In this case, the eminently logical solution is single-payer (or Medicare-For-All) health care at half the cost we now pay per person. Instead, Labrador insist that taxpayers continue to subsidize a parasitic insurance “industry” whose profit derives from denying care to as many people as possible.
Chris Norden, Moscow
Olson letter: Callous attitude
Rep. Labrador’s ignorant words “nobody dies because they don’t have access to health care” clearly display Republicans’ callous attitude toward health care for vulnerable populations. This misinformed rhetoric could actually lead to many deaths … a 2009 Harvard study, prior to Obamacare, showed that on average more than 45,000 Americans died annually from lack of affordable health care. Many died of diseases detected in late stages because they could not afford preventative care. Those are the facts. To all of the Republicans who supported the House bill, your heartless actions may result in a tragic outcome for thousands of Americans who find themselves without affordable health care. You need to own up to what the House health care bill really is: a huge tax break for wealthy Americans, a $800 million cut in Medicaid which will likely gut coverage for lower income Americans, including thousands in Idaho, and the loss of affordable insurance for millions of Americans who have preexisting conditions. Experts strongly argue that the modest amount of money set aside for high risk insurance pools for those with preexisting conditions, will be inadequate. Please stop lying about what your callous vision of health care could mean for Americans.
Beverly Olson, Boise
Sandhu letter: People will die
First, one survives cancer by early detection for a better prognosis. Second, once detected one will need proper treatment and follow up. Third, if you are lucky enough to survive the first bout, you need regular check ups to make sure it doesn’t return.
Before the ACA, millions did not get this kind of care. Their only option was to go to the emergency room. But the emergency room is just that — for emergencies — not preventative and not continuous care. And it’s not free. Someone will pay whether it’s the patient or the rest of us.
To say as Rep. Raul Labrador did that ‘no one has died because they don’t have access to healthcare’ is a lie. Use of the word ‘access’ is deceitful. Yes, everyone has access if they can afford it. But in reality, with your version of (un)mandated government healthcare, people will die and it will be on Republicans’ hands.
The two truths are not Death and Taxes. They are Illness and Death. The question is will you die sooner because you don’t have enough money or later because you do.
Nimala Sandhu, Boise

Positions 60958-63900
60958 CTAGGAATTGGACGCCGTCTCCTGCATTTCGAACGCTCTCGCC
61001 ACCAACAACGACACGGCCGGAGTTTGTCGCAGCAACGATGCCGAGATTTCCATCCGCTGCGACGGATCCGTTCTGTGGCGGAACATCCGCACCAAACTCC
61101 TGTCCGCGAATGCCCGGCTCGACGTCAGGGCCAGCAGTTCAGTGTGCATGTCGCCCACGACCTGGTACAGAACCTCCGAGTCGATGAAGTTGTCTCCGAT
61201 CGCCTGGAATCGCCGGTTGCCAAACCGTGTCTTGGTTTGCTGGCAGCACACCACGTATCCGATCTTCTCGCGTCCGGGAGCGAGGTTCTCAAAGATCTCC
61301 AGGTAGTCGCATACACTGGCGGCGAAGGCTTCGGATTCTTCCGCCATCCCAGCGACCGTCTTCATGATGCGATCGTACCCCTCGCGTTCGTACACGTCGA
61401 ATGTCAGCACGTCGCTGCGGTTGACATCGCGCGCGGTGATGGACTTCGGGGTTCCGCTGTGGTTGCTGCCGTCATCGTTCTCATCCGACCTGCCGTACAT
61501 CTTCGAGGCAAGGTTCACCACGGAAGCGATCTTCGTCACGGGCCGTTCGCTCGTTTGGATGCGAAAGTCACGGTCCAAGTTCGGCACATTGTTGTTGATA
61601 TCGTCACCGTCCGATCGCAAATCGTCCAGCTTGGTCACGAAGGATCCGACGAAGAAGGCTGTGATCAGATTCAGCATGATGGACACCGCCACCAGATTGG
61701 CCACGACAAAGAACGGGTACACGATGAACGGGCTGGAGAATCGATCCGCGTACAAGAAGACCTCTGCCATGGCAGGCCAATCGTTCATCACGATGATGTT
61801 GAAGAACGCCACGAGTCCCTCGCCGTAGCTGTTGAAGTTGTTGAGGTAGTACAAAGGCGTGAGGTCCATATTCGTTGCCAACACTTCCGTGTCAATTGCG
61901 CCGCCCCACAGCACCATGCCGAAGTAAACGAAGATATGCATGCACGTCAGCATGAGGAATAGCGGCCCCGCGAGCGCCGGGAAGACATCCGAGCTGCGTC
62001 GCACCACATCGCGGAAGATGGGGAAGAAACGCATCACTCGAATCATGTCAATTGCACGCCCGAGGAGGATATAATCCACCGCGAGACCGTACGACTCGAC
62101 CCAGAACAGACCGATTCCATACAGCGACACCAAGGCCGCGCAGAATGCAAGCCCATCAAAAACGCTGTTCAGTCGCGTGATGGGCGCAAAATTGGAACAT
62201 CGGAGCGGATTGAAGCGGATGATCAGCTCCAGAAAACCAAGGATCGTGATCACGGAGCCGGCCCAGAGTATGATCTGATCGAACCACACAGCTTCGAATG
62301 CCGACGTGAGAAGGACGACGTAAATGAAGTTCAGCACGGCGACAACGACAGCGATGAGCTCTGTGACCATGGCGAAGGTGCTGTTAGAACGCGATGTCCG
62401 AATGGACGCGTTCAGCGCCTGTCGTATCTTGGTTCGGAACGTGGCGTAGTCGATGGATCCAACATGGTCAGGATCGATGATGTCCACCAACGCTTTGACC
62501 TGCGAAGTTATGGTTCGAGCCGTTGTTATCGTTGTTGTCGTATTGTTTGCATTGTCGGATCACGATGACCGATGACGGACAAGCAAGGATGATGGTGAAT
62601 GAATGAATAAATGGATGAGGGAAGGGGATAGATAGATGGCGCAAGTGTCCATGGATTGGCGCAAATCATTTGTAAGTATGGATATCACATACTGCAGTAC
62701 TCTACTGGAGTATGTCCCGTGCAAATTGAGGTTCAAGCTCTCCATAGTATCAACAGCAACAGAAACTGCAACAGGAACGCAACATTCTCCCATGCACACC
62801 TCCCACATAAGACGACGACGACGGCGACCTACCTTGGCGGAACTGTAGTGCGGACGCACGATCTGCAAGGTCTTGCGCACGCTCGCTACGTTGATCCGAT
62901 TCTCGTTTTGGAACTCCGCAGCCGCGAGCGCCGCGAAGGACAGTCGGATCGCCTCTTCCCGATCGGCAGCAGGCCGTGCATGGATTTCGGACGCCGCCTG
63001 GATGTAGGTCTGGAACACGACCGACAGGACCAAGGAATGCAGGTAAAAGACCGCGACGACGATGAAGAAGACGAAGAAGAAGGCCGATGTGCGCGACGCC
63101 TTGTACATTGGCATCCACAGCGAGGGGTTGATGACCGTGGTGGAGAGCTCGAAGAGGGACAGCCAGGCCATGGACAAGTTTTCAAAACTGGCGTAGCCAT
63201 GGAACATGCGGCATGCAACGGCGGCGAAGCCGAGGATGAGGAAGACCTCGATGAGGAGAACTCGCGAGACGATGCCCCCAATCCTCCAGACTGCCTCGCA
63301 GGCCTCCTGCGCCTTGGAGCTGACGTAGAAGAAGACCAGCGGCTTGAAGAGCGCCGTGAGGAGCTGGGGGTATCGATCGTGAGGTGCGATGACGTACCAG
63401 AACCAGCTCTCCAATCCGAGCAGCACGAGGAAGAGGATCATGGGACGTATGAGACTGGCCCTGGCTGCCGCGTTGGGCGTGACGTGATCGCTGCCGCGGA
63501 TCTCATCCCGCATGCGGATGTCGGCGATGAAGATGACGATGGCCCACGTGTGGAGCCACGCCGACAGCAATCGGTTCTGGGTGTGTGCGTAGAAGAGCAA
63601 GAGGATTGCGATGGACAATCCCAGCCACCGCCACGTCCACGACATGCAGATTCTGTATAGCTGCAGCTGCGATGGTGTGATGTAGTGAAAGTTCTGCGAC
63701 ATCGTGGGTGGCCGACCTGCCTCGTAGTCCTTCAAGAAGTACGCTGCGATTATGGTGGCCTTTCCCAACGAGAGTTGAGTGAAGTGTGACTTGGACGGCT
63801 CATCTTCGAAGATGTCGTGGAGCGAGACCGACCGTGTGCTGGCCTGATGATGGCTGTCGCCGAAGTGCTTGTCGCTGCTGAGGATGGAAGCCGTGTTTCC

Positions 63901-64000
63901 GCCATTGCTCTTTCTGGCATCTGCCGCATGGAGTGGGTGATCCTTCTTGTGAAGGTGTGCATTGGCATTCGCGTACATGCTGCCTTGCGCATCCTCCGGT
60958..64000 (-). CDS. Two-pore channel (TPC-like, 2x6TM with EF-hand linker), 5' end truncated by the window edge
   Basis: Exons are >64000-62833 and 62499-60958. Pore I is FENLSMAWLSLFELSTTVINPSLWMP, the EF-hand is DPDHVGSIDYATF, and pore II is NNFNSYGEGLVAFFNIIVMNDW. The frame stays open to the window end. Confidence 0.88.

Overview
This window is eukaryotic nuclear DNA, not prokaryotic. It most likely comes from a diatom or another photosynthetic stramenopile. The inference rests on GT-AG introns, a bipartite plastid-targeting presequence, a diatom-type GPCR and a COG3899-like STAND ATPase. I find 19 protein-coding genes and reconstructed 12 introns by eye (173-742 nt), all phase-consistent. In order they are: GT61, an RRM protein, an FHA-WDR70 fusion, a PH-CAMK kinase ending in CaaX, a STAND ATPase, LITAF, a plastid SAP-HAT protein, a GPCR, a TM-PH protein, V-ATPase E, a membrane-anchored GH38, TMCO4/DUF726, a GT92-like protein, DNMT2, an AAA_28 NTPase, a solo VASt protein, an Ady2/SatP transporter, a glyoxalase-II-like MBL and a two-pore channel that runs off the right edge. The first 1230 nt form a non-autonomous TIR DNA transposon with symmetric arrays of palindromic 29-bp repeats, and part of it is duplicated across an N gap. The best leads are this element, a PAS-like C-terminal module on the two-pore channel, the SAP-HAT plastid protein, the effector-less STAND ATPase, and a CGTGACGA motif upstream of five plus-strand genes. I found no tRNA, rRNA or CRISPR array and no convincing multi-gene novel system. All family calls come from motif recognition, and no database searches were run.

Slotkin letter: Remove him from office
People of Idaho, it’s a long time until November 2018, so we need to be sure we don’t forget the callous and cavalier attitudes of Raul Labrador when it comes to health care. As a Congressman vested in a health care system far better than any available to us, the people, he says that health care is not a right. As a person who will never need to worry about care for himself or his family, he says that no one has ever died from lack of access to health care. He’s willing to apply these dicta to you, but not to himself. He is a hypocrite. Come 2018, we in Idaho who care about the health of our neighbors and who don’t want to see people die from the poorly conceived legislation that Labrador and others rushed through the House must rise up and remove him from office. He may represent his party, the insurance companies, and the wealthy who will become even more so thanks to the tax cuts this bill embodies, but he definitely does not represent the best interests of the ordinary citizen of Idaho. Never forget. Resist.
Alan Slotkin, Eagle
Smith letter: True Labrador emerging
Thank goodness Labrador is participating in these town hall meetings of late. His true colors are emerging with almost everything he says, showing us how conservative he really is. That every American should have health insurance is “not” a right. And now, reproduced in the Statesman column of May 7th, that “Nobody dies because they don’t have access to health care.” Raul shows us his lack of intelligence and how non-Christian he can be. This brings up two observations: that not all lawyers are intelligent and that not all Christians are “conservative.” Hopefully these statements and many others Labrador has made, will open some Idaho voters’ eyes to who he really is and how he continues to harm and embarrass all of Idaho.
Richard Smith, Boise
Stauffer letter: Stubborn beyond reason
Raul Labrador is, clearly, not ignorant or uninformed. He is stubborn beyond reason. I am an RN at St. Alphonsus. In the very first day of my ICU clinical experience as a nursing student, I saw the devastating effects of inadequate health insurance in real life. I helped take care of a working (employed at one of the big box national retailers), insured middle aged woman who had not been using her scheduled inhalers on a regular basis for a few months because she couldn’t afford them. This led to an emergency room admission (of course she was treated, this is not the issue either) but by that time, it was too late for her. She was on a ventilator and not expected to make it when I met her. Scenarios like this one are repeated countless times daily across the United States.
Gayle Stauffer, Boise